Yes,all of it I was competing in more than fast draw,I knew Jack Weaver before he developed his stance,in fact he taught it to me personally,when fast draw 1st started it was all done w/live ammo which is where I got started,then the other forms of fast draw developed such as wax & blank shooting so I started doing that too as well as competing in what was then referred to as "combat shooting",some of it I was very good @ & some of it not as good but I've always been very competitive & I can honestly say this,"I've lost far more contests than I've won".Mentally I'm just as competitive as I've always been but my body can't keep w/my brain,there's an old saying about fast shooters,"the older I get the faster I was".Thanks Matt, that was a terrific video of Jim and his fast draw and gun handling skills.
Hey Jim, do these videos bring back memories of the old days at Baja and Big Bear? It's nice to be able to think back at those early combat ....... er, excuse me, not combat but "practical shooting". God I hate political correctness. You had to be at some of those matches weren't you Jim?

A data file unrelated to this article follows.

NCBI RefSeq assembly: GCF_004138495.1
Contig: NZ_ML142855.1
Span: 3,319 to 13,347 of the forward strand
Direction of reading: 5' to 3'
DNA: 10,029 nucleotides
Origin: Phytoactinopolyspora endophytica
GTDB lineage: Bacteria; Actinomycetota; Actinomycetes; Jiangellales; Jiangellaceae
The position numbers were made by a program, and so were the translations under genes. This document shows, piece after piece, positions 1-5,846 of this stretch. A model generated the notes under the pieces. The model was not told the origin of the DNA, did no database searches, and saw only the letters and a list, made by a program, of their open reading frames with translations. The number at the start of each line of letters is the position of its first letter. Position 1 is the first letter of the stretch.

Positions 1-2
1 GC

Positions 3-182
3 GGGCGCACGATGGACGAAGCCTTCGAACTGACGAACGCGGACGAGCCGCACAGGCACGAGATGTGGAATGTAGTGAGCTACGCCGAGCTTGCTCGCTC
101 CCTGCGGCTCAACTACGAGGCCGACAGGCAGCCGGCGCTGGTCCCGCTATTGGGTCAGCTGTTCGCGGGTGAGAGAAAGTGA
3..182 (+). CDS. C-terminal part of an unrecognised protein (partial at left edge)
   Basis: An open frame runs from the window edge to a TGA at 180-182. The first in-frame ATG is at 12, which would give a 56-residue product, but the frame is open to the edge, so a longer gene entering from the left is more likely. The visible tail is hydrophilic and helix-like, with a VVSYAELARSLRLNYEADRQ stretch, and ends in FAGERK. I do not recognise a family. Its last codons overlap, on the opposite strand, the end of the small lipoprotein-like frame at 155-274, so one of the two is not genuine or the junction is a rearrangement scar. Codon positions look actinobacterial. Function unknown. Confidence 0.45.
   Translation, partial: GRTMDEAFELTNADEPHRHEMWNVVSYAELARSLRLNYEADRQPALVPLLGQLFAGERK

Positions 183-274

Remember back in the late sixties when Jack Weaver (deputy weaver I should say) would use his own "Weaver" stance: for accuracy and old Thell Reed would still beat him with one hand?
If I remember right, didn't they have some of those combat matches at the Apple Valley Gun Club as well, or was that later on in the seventies?
Big Bear was where it all started though. Jeff Cooper, Thell Reed, Jack Weaver and many other were instrumental in building combat shooting in those days.
Were you involved in any of that Jim, or just fast draw?